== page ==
Dawkins then goes into the anthropic principle. I will paraphrase briefly. It seems that things are incredibly fine-tuned, even at the atomic level, such that even a slight variance would preclude the laws of nature as we know them today, and conceivably, life, or even existence, itself. In other words, things have to be just like they are in order for us to exist. Well, that just kind of seems self-evident to me. Yes it is true that things have to be just like they are for us to exist. But my own almost gut response to the question, “What would happen if something were different?” is:

  1. If things were different but we still existed, then we would be correspondingly different. Maybe silicon based instead of carbon based, for example. But would I still be me? How can I know? Things are as they are and we cannot test differences in say, how the nuclear forces work at the atomic level. Does the question have any meaning?
  2. Or, we wouldn’t exist at all, and so we wouldn’t be asking about it.

I have always been basically uninterested in the argument. Now, Dawkins believes that the anthropic principle works against ID, since he sees it as an alternative theory. I guess that depends. I can see an ID supporter saying, “It had to be designed this way” and maybe throwing in irreducible complexity to boot as support. Nevertheless, Dawkins has simply decided that ID folks can’t use the anthropic principle, I guess because it is too scientific and they’re just not allowed. Because, you see, the anthropic approach “is very different, and it has a faintly Darwinian feel” (p 163.)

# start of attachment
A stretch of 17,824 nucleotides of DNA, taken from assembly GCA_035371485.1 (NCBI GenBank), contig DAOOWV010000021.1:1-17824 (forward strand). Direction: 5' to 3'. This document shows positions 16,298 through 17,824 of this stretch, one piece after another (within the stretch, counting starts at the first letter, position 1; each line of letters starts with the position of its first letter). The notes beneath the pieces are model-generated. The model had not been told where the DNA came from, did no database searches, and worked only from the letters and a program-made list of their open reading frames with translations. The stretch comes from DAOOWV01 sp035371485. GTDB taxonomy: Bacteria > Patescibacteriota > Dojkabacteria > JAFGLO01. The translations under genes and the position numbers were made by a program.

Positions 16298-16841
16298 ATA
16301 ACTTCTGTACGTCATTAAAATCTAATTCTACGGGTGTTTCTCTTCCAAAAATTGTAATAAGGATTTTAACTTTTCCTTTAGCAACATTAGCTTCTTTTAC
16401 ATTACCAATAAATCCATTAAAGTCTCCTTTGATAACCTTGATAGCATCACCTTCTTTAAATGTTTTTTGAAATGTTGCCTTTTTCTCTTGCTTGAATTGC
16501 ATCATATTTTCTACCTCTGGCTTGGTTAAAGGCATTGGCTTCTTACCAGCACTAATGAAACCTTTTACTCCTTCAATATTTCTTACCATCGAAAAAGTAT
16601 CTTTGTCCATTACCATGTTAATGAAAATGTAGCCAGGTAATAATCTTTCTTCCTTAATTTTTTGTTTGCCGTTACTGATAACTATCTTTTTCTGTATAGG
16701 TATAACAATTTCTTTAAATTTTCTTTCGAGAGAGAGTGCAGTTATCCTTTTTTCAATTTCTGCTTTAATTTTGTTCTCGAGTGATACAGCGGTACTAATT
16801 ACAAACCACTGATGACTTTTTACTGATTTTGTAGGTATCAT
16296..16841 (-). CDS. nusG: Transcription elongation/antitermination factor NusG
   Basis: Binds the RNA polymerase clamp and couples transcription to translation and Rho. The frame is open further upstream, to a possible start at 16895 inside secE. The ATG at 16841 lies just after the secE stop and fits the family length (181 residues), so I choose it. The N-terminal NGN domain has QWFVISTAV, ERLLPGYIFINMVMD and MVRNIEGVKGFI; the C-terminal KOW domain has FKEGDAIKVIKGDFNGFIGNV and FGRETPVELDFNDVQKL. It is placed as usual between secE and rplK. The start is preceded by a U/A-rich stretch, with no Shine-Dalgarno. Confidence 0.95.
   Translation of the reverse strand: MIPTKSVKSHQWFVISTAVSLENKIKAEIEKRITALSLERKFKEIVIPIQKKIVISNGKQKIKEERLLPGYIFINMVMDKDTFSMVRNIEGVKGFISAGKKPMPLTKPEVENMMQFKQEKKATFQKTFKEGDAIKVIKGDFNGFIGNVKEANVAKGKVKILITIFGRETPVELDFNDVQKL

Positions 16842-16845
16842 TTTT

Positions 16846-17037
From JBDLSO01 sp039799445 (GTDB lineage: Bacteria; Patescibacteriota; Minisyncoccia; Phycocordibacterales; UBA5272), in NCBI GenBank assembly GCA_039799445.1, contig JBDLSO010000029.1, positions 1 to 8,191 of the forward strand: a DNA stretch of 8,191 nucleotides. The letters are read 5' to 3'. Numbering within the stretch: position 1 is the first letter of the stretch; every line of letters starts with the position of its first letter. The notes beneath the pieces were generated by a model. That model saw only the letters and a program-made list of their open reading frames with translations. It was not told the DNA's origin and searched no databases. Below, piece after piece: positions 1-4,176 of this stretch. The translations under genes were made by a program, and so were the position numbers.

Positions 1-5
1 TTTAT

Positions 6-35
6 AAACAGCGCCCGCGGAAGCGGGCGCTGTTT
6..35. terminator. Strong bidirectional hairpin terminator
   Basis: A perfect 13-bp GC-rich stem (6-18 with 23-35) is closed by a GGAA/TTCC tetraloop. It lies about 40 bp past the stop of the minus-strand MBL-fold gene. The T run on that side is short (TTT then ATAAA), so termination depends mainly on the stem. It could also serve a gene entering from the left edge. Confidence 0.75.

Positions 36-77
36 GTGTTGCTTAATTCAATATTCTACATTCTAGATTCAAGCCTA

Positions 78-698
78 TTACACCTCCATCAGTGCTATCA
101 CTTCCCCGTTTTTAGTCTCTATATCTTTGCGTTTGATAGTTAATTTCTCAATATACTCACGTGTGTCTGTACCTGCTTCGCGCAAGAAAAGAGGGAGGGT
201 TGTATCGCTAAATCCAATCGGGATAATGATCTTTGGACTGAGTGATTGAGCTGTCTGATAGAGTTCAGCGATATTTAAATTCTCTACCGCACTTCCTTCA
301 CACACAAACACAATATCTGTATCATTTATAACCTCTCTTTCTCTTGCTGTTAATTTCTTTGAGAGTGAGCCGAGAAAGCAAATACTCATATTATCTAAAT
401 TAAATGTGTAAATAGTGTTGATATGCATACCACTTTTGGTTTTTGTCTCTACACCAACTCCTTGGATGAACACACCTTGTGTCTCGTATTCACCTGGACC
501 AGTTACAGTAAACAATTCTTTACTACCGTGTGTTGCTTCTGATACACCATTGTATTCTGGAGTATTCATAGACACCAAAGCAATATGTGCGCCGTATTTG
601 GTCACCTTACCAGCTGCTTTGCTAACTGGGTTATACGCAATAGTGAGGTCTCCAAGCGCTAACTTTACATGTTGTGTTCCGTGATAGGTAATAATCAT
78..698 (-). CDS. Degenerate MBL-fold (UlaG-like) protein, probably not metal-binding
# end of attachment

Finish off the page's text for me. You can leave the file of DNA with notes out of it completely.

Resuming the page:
He then intends to show why they are mutually exclusive. He provides two views, using the so-called Goldilocks Zone (This orbit is too far out, this orbit is too close in, but this orbit is just right) as an example. ID says that God made the universe and put the earth in the Goldilocks Zone so that life could be supported. The anthropic principle says, no, no design involved, that’s just how it worked out, because, statistics.